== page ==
Stewart Rhodes, founder of the ultra militia Oath Keepers (Oath Keepers), was found guilty last night of seditious conspiracy for the assault on the Capitol on January 6, 2021: the attempted coup instigated by Donald Trump to try to annul the result of the presidential elections of November 2020.
A Washington jury found Rhodes guilty after two months of trial against a total of five leaders of the same violent group. Of the other four, only the head of the gang in Florida, Kelly Meggs, was also found responsible for a crime of seditious conspiracy, an accusation from which Kenneth Harrelson, also from Florida, was acquitted; Thomas Caldwell, from Virginia, and Jessica Watkins, from Ohio. Each count of seditious conspiracy is punishable by up to 20 years in prison.
The five defendants were also sentenced for obstruction of an official procedure: specifically, the certification of the Congress of the results of the elections.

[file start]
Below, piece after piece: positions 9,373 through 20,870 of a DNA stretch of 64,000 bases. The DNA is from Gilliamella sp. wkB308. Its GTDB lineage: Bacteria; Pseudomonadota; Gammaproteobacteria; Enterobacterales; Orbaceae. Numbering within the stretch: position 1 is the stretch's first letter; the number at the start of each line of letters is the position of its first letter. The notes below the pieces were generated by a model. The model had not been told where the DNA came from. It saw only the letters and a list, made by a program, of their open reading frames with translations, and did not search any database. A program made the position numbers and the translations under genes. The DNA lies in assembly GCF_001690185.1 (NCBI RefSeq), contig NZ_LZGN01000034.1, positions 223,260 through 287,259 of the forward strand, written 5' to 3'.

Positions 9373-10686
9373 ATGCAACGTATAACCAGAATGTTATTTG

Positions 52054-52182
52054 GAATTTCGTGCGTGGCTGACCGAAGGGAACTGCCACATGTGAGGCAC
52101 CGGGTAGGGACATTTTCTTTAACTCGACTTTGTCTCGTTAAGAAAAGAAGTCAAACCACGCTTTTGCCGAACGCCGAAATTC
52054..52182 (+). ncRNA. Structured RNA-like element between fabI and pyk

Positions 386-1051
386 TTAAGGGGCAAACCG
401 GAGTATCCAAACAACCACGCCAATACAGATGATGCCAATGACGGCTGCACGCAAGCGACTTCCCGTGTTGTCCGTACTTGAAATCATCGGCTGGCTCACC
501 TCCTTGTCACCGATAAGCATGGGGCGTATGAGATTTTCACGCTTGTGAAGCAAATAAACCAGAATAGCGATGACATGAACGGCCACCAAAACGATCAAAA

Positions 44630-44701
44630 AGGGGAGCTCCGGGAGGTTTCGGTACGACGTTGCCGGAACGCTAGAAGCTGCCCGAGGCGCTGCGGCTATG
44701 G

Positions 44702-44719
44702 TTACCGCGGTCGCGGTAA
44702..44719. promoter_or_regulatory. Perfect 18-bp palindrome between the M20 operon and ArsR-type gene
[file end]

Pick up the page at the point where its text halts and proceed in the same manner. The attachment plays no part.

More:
The twelve members of the jury reached their verdict after three days of deliberations in what until now constitutes the most important of the trials held against the authors and those responsible for the assault on the Capitol, resulting in nine deaths.
With 900 suspects arrested and a hundred of them sentenced to prison terms, this is the first time that the jury has decided to convict any of the inmates – two – for sedition. The ruling represents a major victory for Attorney General and Attorney General Merrick Garland.
The court presided over by federal judge Amit Mehta will specify the sentences against those convicted yesterday next spring.
Stewart Rhodes, a former army paratrooper and Yale law graduate, was not physically present at the 9-6 coup but, according to the Prosecutor’s Office, led there “an armed rebellion to destroy the foundations of American democracy.” With other members of the gang as pawns, Rhodes planned the offensive on the Capitol convinced that, as he said in a conversation intercepted by the police, it would be “a bloody and desperate fight.”